The Government's § 851 information identified a conviction in 2000 under Illinois's residual drug statute, 720 ILCS 570/402(c) (2000), which rendered it "unlawful for any person knowingly to possess a controlled or counterfeit substance." See also Info., Crim. Case, ECF No. 56. While other parts of the statute delineate specific penalties for violations involving different amounts of particular substances, subsection (c), the portion of the statute at issue here, is a residual clause providing that a person in possession of "an amount of a controlled or counterfeit substance not set forth in [the statute] is guilty of a Class 4 felony." 720 ILCS 570/402(c) (2000). A "controlled substance" under Illinois law includes any "drug, substance, or immediate precursor" listed in the Schedules of the Illinois Controlled Substances Act. 720 ILCS 570/102(f) (2000) ; see id. § 204 (Schedule I); id. § 206 (Schedule II); id. § 208 (Schedule III); id. § 210 (Schedule IV); id. § 212 (Schedule V). Class 4 felonies are subject to a sentence between one and three years’ imprisonment. 730 ILCS 5/5-4.5-45(a).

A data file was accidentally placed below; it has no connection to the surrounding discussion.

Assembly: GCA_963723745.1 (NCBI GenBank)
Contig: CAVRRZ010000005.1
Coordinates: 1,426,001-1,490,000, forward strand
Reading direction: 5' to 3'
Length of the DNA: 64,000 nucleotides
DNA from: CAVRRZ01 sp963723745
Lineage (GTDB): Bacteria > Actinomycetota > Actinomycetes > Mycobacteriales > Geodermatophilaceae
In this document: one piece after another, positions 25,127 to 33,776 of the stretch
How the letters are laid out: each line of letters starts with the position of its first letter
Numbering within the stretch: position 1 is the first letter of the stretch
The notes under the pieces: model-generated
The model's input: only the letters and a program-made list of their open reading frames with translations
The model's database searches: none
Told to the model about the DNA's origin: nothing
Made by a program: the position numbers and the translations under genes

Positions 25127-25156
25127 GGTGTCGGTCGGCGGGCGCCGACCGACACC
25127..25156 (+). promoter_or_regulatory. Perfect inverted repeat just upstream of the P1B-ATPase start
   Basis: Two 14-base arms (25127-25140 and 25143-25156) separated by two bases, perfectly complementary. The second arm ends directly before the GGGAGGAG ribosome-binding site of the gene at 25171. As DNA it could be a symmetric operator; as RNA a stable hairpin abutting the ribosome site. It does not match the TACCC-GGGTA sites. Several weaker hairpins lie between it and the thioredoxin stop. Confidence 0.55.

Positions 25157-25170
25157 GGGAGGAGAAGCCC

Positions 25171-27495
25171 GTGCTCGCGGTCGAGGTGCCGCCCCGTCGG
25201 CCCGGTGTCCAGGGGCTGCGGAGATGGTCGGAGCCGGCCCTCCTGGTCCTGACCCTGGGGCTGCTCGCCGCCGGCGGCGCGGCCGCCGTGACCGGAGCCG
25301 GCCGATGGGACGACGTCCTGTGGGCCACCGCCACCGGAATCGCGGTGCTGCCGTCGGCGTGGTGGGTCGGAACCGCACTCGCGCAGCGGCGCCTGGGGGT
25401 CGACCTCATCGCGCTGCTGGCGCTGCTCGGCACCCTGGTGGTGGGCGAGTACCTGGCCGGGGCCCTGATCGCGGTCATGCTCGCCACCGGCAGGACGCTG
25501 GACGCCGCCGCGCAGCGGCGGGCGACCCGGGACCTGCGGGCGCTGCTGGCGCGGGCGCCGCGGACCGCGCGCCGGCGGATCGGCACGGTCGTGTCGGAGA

Stewart entered a conditional plea of guilty to Counts 1 and 3 under Rule 11(a)(2) of the Federal Rules of Criminal Procedure on November 13, 2017, without the benefit of a written plea agreement.1 At sentencing, the Court found a total offense level of 31 and criminal history category of V, producing an initial guideline range of 168 to 210 months’ imprisonment on Count 1 and a mandatory consecutive term of 60 months’ imprisonment on Count 3. Sent'g Tr. at 13, Crim. Case, ECF No. 129; see Min. Entry, Crim. Case, ECF No. 119 (sentencing). However, federal law in effect at the time subjected a defendant to a statutory minimum of twenty years’ imprisonment for a violation of § 841(a) if committed after one prior conviction for a "felony drug offense"; a violation after two or more prior such convictions resulted in a mandatory term of life imprisonment. 21 U.S.C. § 841(b)(1)(A) (2018).2 Because of the Government's single § 851 enhancement information, Stewart's guidelines range was increased to 240 months’ imprisonment on Count 1. See id. ; Sent'g Tr. at 13. The Court sentenced him to the statutory minimum—240 months’ imprisonment on Count 1, followed by a consecutive sentence of 60 months’ imprisonment on Count 3. J., Crim. Case, ECF No. 120. Counsel for Stewart did not object to the Government's § 851 information.